Crowdfunding platforms in Catalonia (as of July 2013)

Crowdfunding platforms in Catalonia (as of July 2013)

Verkami was launched in December 2010 in Mataró (Barcelona) by the initiative of “a father and his two sons: Joan, Adrià and Jonàs Sala, a biologist, an art historian and a physicist”.[4] None of them had previous experience in crowdfunding, but they realized that their initiative—inspired by the success of Kickstarter and the like in North America—could fill a gap in Catalonia.  Two years later, with more than 1,200 projects and 5.49 € million raised from more than 141.000 patrons—as contributors are known in the platform—Verkami has become the largest crowdfunding platform in South Europe.[5] According to its founders, “Verkami campaigns represent a 75 percent of the total successful campaigns in Spain (from which 30-40 are Catalan projects, and nearly three out of four projects pledging funds in Verkami end up being funded”).[6] No surprise, then, if the expression “let’s make a verkami” has become trendy among the cultural and creative milieux.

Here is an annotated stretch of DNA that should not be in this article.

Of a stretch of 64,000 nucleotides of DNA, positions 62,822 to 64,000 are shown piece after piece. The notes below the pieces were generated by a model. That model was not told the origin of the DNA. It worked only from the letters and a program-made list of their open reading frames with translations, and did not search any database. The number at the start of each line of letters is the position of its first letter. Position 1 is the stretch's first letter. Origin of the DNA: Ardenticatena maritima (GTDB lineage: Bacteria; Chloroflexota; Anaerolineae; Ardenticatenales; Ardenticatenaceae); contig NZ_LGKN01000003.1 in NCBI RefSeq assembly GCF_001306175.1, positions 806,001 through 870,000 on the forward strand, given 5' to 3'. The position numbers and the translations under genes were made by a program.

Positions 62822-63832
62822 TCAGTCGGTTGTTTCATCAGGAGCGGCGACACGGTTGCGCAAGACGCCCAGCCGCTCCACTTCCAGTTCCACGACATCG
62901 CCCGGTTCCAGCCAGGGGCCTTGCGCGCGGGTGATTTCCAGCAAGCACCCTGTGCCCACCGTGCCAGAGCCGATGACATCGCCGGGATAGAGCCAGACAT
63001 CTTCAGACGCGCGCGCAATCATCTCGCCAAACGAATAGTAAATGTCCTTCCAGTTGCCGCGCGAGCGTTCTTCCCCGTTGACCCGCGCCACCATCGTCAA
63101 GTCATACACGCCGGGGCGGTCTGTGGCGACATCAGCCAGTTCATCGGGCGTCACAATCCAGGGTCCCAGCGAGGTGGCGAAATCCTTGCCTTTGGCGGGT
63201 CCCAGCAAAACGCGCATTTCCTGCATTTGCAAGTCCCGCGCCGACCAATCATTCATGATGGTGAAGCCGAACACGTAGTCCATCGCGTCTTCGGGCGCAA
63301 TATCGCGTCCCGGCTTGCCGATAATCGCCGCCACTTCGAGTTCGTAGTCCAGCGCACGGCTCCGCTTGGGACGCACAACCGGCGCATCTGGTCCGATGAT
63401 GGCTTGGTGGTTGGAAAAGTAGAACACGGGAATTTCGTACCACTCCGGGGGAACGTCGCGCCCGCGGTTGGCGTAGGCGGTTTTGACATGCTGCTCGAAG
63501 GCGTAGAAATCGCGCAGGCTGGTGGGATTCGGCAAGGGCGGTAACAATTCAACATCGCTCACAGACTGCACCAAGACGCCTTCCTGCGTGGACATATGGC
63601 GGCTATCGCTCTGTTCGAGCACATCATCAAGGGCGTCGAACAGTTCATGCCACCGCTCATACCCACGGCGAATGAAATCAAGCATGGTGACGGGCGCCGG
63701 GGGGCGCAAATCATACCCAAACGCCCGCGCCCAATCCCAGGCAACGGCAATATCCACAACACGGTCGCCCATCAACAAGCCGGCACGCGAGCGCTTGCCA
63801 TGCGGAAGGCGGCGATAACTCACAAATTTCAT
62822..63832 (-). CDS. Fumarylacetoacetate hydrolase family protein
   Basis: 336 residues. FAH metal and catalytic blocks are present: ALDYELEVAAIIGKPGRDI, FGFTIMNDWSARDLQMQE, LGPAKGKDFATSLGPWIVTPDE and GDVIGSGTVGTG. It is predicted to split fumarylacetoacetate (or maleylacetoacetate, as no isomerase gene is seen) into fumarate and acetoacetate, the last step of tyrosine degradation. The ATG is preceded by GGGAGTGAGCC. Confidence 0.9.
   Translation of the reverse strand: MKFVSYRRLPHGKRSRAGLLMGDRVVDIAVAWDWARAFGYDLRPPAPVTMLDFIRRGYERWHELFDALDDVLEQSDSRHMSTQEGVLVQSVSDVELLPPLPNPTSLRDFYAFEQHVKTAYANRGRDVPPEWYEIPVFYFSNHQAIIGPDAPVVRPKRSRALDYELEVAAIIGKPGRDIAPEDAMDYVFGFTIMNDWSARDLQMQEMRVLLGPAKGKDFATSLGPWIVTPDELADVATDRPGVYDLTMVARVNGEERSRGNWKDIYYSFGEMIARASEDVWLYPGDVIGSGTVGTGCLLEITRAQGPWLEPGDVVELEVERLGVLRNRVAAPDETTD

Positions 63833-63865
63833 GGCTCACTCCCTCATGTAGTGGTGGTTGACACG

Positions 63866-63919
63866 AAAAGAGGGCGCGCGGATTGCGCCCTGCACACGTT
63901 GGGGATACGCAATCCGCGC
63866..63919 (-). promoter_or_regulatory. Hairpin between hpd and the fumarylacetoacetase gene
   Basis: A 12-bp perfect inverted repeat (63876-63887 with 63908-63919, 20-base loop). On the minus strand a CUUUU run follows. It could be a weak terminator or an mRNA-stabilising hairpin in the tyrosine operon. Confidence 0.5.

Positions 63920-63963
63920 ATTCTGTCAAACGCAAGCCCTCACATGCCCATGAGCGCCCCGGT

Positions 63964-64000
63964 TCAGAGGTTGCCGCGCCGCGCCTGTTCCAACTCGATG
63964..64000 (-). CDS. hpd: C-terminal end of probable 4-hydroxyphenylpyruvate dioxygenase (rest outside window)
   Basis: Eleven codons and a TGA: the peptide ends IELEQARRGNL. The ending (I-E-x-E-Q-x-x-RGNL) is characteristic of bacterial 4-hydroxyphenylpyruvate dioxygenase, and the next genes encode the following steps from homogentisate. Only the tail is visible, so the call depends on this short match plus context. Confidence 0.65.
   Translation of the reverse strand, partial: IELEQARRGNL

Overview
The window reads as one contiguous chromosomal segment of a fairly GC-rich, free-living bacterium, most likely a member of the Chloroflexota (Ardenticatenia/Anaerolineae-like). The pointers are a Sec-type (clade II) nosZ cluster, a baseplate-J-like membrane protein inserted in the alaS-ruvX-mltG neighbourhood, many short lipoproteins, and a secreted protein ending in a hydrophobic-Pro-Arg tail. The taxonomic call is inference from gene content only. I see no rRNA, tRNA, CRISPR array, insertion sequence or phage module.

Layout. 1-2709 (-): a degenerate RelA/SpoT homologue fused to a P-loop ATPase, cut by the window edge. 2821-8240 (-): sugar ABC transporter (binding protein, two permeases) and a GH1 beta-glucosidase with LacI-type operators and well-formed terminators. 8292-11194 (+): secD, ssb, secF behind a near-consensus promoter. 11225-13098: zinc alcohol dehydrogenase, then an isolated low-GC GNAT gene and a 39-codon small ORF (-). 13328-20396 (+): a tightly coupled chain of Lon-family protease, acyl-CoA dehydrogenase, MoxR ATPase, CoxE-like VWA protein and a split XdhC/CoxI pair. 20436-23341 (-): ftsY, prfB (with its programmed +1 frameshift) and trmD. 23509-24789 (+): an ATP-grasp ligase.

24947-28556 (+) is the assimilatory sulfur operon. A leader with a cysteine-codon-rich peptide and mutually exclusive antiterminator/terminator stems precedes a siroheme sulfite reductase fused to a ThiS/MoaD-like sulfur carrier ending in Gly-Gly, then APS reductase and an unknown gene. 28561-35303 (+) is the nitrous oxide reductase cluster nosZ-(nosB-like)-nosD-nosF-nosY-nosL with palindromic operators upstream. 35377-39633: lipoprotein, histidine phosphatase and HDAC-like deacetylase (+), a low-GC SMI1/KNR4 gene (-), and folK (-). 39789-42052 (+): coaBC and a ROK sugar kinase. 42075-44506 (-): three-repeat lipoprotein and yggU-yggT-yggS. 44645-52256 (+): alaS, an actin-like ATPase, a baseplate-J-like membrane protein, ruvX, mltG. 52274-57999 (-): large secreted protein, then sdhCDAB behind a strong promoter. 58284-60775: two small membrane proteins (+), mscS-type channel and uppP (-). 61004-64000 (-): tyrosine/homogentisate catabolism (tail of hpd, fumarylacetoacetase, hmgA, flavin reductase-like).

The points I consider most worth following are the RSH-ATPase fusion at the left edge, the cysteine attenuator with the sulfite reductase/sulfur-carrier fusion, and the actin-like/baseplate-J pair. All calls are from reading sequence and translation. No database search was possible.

Verkami was the platform that film producer Isona Passola chose to raise funds for L’endemà [The day after], a documentary on the scenario that an eventual independence of Catalonia would open.  After a 40-day campaign, the project collected 348,830 € from 8,101 backers, largely exceeding the initially pledged 150,000 €, and became the largest crowdfunded project in Europe. L’endemà illustrates how crowdfunding campaigns, by tapping profusely into social media, are able to strike a chord in audiences who share the values and goals that projects bear. In some cases, crowdfunding campaigns target inner circles of supporters and/or larger crowds of potential promoters of cultural and artistic initiatives (books, music, cinema, drama, dance, etc.); in some others, they rely on social media word of mouth to create new communities of support world-wide (as a personal aside, in a recent presentation of this work in Melbourne I used Liz Castro’s What’s up with Catalonia as an example of the latter. At the end of the event someone approached me with a big smile… holding a copy of the book under the arm).